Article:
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Responsible AI

A Facebook Live Series Sponsored by Hitachi

Artificial intelligence technologies are rapidly advancing and are becoming increasingly pervasive in many facets of everyday life. Technologies, such as facial recognition, machine learning, and natural language processing are all growing in their applications for private and public use, and as their utility increases, so do questions about their social implications.

The AAAS Responsible AI Series, with support from Hitachi, aims to explore artificial intelligence technologies, their current capabilities, their ethical and policy implications, and the responsibilities of the scientists and engineers developing the technologies. Join us as we interview leading AI experts to debunk the myths and set the record straight about where development of these technologies is and where it is going.

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Video Archive

Facial Recognition and Scientific Responsibility

September 10, 2019 | Original Announcement

Facial recognition is one type of artificial intelligence that is becoming ever more pervasive in our society. It can make our lives easier by accomplishing various tasks such as unlocking smartphones with just a glance, and automatically tagging our friends and family in photos on social media. However, many ethical, legal and human rights concerns exist about facial recognition, from inaccuracies in the technology to its application as a means of general surveillance. Given this, what are the responsibilities of developers and users to ensure facial recognition is transparently, ethically, and justly developed and applied?

AAAS Event Examines Readiness and Impact of Facial Recognition Technology on Society (AAAS News)

Children interact with toys designed with artificial intelligence-based technologies and are doing so in increasingly nuanced ways. Intelligent toys and other smart robots for children can deliver educational content, inspire emotional bonds, and even help children with autism build social skills. However, these devices also raise ethical, legal, and human rights concerns.

Additional Resources

  1. Executive Summary: Artificial Intelligence and Children's Rights (UNICEF Innovation and Human Rights Center, UC Berkeley, 2019)

Articles from the Science Family of Journals

  1. Improving social skills in children with ASD using a long-term, in-home social robot (Scassellati et al., 2018)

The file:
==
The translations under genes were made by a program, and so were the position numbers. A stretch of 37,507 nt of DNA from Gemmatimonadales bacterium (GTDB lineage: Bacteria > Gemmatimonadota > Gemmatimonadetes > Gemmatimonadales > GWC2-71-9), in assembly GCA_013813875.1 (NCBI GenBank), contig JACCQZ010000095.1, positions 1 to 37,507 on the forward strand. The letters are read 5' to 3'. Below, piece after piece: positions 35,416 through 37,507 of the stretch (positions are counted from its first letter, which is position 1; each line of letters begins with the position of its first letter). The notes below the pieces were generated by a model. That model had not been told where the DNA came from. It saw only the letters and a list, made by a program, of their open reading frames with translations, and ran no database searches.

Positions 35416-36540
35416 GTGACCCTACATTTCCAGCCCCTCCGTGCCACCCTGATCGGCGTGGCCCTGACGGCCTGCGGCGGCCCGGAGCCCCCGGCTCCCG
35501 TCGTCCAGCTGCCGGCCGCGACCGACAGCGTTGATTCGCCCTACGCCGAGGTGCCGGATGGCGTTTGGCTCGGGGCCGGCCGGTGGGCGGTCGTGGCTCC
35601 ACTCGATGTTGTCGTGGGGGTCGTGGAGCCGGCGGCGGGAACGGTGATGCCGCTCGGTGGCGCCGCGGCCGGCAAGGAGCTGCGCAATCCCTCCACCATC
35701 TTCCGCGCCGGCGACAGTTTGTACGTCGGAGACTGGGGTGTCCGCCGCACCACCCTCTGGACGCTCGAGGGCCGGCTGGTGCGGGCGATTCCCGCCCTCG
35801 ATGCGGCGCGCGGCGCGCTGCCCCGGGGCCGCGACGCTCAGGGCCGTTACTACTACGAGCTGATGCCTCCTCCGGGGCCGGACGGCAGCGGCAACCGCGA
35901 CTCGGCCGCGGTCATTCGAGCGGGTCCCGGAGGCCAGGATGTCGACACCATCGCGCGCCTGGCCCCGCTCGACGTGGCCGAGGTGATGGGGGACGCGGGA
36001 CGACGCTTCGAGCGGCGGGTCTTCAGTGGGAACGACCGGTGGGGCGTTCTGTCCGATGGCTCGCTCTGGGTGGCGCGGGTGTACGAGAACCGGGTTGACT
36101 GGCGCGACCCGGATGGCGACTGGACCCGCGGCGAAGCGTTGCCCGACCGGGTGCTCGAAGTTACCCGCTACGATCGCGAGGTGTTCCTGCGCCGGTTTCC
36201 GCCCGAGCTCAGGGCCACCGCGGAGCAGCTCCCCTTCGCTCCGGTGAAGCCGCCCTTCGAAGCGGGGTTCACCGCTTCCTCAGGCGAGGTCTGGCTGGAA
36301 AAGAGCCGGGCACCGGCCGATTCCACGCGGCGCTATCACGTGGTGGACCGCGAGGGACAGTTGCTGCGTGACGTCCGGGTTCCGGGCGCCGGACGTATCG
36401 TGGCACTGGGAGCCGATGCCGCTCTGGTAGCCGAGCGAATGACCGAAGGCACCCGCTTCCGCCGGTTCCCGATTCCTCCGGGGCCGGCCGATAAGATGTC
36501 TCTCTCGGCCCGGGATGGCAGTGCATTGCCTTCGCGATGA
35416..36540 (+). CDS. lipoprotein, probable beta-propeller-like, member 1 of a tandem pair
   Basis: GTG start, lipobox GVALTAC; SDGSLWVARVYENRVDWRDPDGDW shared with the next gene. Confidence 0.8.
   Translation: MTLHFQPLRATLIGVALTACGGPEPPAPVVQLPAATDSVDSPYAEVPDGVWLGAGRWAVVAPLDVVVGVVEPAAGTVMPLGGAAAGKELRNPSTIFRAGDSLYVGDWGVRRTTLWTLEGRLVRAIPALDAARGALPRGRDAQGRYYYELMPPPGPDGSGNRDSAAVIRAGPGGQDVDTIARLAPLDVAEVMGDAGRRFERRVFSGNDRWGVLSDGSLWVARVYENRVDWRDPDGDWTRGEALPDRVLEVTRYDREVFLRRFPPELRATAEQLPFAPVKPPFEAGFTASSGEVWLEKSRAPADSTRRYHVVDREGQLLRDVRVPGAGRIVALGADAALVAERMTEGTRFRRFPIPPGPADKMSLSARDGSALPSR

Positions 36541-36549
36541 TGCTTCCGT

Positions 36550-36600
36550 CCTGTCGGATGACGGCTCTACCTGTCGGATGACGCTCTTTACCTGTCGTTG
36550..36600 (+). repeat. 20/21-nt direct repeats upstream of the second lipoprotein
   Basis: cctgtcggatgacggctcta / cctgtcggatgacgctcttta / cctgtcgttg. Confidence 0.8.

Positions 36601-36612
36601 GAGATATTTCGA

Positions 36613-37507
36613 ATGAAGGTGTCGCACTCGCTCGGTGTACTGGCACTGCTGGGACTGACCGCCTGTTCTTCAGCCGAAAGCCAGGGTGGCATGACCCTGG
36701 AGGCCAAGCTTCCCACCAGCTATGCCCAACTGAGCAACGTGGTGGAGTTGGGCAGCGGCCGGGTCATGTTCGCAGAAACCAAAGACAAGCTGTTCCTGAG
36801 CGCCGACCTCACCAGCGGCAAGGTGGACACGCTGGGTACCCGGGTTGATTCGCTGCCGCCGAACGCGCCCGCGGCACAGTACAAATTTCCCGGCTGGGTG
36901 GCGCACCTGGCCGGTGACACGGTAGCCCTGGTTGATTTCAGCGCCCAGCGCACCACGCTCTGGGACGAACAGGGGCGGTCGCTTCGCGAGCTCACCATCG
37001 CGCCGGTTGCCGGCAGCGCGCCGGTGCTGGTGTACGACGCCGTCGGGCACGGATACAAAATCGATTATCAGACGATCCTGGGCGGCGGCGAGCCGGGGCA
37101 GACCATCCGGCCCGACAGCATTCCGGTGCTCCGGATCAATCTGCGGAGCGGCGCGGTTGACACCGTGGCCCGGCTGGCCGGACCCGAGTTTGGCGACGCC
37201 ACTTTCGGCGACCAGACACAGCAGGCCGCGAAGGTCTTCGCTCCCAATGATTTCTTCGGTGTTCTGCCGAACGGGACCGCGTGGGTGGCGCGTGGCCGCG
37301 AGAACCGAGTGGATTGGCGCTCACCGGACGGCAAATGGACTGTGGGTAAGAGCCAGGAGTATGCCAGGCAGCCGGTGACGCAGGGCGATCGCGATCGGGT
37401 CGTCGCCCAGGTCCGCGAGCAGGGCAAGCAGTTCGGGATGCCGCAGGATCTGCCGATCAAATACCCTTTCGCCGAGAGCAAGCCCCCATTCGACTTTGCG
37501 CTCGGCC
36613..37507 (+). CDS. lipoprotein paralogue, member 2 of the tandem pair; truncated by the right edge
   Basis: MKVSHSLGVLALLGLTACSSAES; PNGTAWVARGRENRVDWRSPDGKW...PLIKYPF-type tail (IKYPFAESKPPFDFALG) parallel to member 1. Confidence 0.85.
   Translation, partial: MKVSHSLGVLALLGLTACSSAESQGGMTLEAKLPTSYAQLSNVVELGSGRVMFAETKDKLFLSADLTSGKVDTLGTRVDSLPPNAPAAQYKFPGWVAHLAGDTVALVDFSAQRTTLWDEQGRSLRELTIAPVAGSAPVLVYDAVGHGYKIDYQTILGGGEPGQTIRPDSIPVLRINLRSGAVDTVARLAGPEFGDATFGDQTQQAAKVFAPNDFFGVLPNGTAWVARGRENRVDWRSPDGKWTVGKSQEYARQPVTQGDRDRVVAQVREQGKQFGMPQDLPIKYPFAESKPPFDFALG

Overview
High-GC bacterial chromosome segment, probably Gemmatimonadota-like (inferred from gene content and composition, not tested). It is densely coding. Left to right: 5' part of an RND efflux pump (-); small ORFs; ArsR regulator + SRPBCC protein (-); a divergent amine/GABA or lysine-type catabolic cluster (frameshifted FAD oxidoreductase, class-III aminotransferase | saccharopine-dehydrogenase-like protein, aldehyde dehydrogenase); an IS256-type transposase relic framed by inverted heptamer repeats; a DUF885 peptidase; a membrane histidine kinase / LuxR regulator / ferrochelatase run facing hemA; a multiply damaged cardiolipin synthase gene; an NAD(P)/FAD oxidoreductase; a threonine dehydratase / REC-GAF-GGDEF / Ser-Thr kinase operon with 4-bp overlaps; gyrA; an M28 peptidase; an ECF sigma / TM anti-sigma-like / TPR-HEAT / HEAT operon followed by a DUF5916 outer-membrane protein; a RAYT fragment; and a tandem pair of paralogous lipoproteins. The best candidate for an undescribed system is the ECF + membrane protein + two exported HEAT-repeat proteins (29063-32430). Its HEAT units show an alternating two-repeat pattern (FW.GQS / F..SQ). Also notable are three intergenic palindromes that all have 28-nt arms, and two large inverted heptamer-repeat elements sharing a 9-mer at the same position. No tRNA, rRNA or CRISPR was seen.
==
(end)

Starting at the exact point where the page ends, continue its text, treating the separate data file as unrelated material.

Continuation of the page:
2. Personalized machine learning for robot perception of affect and engagement in autism therapy (Rudovic et al., 2018)
  3. How artificial intelligence lets Barbie talk to children (DeMarco, 2015)
  4. Minds of their own (Service, 2014)

Opening the Medical "Black-Box"

January 23, 2020 | Original Announcement

Artificial intelligence (AI) promises to revolutionize the future of health care. New technologies have the potential to assist in the detection of strokes and prediction of seizures, the identification of individuals who are at higher risk of domestic violence, and even with the development of patient treatment plans. AI medical technologies may even help doctors provide greater access to care to remote individuals and communities. Parallel to this utopian vision of AI-driven health care is a dystopian future where health data collected through wearable devices are sold to third parties and used against patients by insurers, employers or even banks. As AI continues its integration into the offices and operating theatres of medical professions, what are the ethical and human rights issues that arise?

"Talking points" summary of the discussion

Articles from the Science Family of Journals

  1. Algorithms on regulatory lockdown in medicine (Babic et al., 2019)
  2. Artificial intelligence for global health (Hosny and Aerts, 2019)
  3. AI in resource-poor health care systems (Alderton, 2019)
  4. Medicine contends with how to use artificial intelligence (Couzin-Frankel, 2019)
  5. Adversarial attacks on medical machine learning (Finlayson et al., 2019)
  6. Regulation of predictive analytics in medicine (Parikh et al., 2019)
  7. Artificial intelligence could diagnose rare disorders using just a photo of a face (Schembri, 2019)
  8. Big data and black-box medical algorithms (Price, 2018)
  9. Health and societal implications of medical and technological advances (Dzau and Balatbat, 2018)
  10. Turning skin “check” into checkmate (Lev-Tov, 2017)

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